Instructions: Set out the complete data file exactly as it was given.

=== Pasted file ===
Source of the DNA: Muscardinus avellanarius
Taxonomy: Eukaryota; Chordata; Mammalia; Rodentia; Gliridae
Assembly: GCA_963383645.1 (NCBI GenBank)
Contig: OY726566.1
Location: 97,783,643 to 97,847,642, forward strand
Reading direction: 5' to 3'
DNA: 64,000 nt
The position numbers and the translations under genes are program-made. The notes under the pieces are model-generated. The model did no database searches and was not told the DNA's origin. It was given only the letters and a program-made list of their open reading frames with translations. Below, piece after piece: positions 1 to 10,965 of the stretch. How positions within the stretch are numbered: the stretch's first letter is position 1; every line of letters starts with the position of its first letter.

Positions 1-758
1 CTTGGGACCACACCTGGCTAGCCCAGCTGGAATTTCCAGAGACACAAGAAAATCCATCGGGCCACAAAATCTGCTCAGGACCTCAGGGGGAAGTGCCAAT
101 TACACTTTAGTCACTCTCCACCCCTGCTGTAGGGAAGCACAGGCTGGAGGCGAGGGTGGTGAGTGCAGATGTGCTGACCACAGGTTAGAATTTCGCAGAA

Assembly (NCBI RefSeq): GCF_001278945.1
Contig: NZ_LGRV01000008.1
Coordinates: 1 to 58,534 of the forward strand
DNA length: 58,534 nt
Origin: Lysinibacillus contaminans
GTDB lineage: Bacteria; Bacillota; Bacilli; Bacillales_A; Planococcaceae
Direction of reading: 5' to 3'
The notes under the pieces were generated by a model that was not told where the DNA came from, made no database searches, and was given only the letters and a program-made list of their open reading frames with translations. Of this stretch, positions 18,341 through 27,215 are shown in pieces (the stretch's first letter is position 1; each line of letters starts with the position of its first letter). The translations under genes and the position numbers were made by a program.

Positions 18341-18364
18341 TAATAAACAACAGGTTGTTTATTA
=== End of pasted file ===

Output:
Source of the DNA: Muscardinus avellanarius
Taxonomy: Eukaryota; Chordata; Mammalia; Rodentia; Gliridae
Assembly: GCA_963383645.1 (NCBI GenBank)
Contig: OY726566.1
Location: 97,783,643 to 97,847,642, forward strand
Reading direction: 5' to 3'
DNA: 64,000 nt
The position numbers and the translations under genes are program-made. The notes under the pieces are model-generated. The model did no database searches and was not told the DNA's origin. It was given only the letters and a program-made list of their open reading frames with translations. Below, piece after piece: positions 1 to 10,965 of the stretch. How positions within the stretch are numbered: the stretch's first letter is position 1; every line of letters starts with the position of its first letter.

Positions 1-758
1 CTTGGGACCACACCTGGCTAGCCCAGCTGGAATTTCCAGAGACACAAGAAAATCCATCGGGCCACAAAATCTGCTCAGGACCTCAGGGGGAAGTGCCAAT
101 TACACTTTAGTCACTCTCCACCCCTGCTGTAGGGAAGCACAGGCTGGAGGCGAGGGTGGTGAGTGCAGATGTGCTGACCACAGGTTAGAATTTCGCAGAA

Assembly (NCBI RefSeq): GCF_001278945.1
Contig: NZ_LGRV01000008.1
Coordinates: 1 to 58,534 of the forward strand
DNA length: 58,534 nt
Origin: Lysinibacillus contaminans
GTDB lineage: Bacteria; Bacillota; Bacilli; Bacillales_A; Planococcaceae
Direction of reading: 5' to 3'
The notes under the pieces were generated by a model that was not told where the DNA came from, made no database searches, and was given only the letters and a program-made list of their open reading frames with translations. Of this stretch, positions 18,341 through 27,215 are shown in pieces (the stretch's first letter is position 1; each line of letters starts with the position of its first letter). The translations under genes and the position numbers were made by a program.

Positions 18341-18364
18341 TAATAAACAACAGGTTGTTTATTA